The Washington Post features an interview today with Elizabeth Warren, who chairs the Congressional Oversight Panel, which makes her your last, best -- maybe only -- hope at getting the TARP money back and ensuring that something will be done to prevent the cascade of systemic financial sector cock-ups that cratered the economy from ever happening again.
It's a wide-ranging interview with reporter Lois Romano, and Warren touches on several areas that should be of enormous interest to you, dear readers. These include her take on how the TARP money basically vanished into thin air ("When Secretary Paulson first put this money out into the banks, he didn't ask, 'What are you going to do with it?' He didn't put any restrictions on it. He didn't put any tabs on where it was going to go; in other words, he didn't ask. And if you don't ask, no one tells.") and what's been done about too-big-to-fail banking institutions ("A year later, the big are bigger than they were.") But I'd like to highlight her take on the way the financial crisis is transforming the middle class for the worse, because this is Warren's primary driver:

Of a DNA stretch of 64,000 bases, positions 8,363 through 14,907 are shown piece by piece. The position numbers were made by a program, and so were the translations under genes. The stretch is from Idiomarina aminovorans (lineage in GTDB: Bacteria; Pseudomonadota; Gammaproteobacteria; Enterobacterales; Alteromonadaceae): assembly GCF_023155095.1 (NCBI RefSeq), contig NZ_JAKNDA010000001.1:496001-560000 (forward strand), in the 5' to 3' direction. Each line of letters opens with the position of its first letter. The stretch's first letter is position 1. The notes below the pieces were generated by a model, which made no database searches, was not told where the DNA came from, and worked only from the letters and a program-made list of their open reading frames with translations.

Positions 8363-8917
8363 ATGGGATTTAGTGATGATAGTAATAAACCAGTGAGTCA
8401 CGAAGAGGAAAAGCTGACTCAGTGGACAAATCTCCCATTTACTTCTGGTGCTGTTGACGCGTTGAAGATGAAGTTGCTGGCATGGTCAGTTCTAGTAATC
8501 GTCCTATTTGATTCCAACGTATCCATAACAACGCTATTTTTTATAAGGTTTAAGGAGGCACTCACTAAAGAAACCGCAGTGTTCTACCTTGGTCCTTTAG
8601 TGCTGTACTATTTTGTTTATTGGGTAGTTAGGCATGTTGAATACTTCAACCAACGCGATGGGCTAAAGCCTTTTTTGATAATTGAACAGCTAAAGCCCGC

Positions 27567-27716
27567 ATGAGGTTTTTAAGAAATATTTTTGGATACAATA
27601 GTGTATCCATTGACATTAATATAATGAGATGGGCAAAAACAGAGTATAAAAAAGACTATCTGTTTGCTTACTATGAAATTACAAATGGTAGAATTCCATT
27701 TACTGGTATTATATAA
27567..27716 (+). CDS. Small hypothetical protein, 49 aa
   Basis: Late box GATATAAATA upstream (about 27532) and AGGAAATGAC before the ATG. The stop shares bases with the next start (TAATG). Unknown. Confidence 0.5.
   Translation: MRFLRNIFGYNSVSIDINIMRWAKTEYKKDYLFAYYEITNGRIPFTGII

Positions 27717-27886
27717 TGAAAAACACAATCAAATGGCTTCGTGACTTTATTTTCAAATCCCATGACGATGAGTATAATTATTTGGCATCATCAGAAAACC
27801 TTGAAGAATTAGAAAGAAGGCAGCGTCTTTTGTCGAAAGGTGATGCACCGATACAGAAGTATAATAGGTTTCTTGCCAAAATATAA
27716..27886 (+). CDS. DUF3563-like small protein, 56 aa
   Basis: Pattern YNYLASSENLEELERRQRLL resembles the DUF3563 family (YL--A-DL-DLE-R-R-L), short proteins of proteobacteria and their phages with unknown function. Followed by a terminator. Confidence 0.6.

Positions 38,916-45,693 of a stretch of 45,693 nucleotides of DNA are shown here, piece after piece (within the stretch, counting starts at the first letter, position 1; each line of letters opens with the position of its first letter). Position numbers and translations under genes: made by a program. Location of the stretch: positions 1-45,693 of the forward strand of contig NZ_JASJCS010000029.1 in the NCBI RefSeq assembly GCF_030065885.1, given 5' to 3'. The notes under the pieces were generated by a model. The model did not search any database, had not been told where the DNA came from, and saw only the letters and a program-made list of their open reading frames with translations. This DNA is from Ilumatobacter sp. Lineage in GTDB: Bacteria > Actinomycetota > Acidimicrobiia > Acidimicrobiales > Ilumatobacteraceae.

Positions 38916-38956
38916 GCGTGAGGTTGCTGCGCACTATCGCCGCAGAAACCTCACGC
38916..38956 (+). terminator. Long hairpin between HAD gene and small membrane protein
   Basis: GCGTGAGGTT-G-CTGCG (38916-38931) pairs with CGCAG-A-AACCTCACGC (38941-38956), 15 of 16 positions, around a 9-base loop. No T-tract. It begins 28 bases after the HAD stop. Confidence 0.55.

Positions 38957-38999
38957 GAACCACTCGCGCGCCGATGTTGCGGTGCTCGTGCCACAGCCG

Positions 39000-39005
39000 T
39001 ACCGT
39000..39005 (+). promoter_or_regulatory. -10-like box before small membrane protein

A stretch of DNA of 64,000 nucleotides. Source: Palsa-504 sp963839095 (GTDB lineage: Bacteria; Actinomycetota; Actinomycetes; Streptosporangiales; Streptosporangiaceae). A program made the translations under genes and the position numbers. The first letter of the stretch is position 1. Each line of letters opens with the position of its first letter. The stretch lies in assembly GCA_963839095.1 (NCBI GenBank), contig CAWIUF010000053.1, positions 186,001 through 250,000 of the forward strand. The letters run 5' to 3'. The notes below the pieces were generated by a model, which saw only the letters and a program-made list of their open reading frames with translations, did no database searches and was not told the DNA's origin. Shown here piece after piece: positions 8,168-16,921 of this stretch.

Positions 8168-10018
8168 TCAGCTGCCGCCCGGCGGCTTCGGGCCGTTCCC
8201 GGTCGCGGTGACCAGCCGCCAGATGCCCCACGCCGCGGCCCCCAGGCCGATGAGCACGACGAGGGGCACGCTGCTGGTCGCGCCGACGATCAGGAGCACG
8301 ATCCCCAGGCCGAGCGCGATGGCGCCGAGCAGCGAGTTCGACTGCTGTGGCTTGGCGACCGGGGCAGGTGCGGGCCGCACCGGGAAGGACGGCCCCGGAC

ROMANO: Do you agree with Michael Moore's basic premise that capitalism as it is now has destroyed the country's middle class?
WARREN: Well, I believe that the middle class is under terrific assault. And I don't want to play this as a capitalism issue.
When we compare middle-class families today with their parents a generation ago, we have basically flat earnings-a fully employed male today earns on average about $800 less, adjusted for inflation- than a fully employed male earned a generation ago. The only way that houses could increase or families could increase their household income was to put a second earner into the workforce, and, of course that's now flattened out because there aren't any more people to put into the workforce. So you've got, effectively, flat income in this time period with rising core expenses; housing; health insurance; child care; transportation, now that it takes two cars to get everywhere, two jobs to support; and taxes, because you've got two people in the workforce and we have a somewhat progressive taxation system. So that families are spending a lot more on what you describe as the basic nut.
The third leg to the triangle, and that is families, to deal with this, stopped saving and started going into debt.
And the debt side of where families both spend more money and are made much more vulnerable on mortgages, on credit cards, on check overdraft fees, all this side of it, the credit side of it really means that we have a middle class that a generation ago we would have described as solid, secure, dependable. If you could just get into the middle class, you could pretty much count on a fairly comfortable life and all the way through to a comfortable retirement.
That's been hollowed out. Sure, there are people who are going to make it through just fine, but the vulnerability of families in the middle class has just, it has gone up enormously.